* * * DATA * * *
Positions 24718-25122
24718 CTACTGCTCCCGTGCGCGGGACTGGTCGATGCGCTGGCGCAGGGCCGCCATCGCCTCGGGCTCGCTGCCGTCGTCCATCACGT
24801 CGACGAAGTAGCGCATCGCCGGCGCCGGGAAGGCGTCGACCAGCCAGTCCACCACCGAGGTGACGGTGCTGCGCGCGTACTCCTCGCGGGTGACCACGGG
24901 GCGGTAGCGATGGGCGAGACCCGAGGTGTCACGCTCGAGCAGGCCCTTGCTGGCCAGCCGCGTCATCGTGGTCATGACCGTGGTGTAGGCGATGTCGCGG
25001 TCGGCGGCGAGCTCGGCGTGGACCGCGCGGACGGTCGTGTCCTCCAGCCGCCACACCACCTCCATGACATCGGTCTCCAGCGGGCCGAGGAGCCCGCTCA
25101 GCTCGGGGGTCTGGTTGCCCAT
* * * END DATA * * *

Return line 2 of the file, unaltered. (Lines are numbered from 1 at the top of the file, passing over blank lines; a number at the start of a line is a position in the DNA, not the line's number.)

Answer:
24718 CTACTGCTCCCGTGCGCGGGACTGGTCGATGCGCTGGCGCAGGGCCGCCATCGCCTCGGGCTCGCTGCCGTCGTCCATCACGT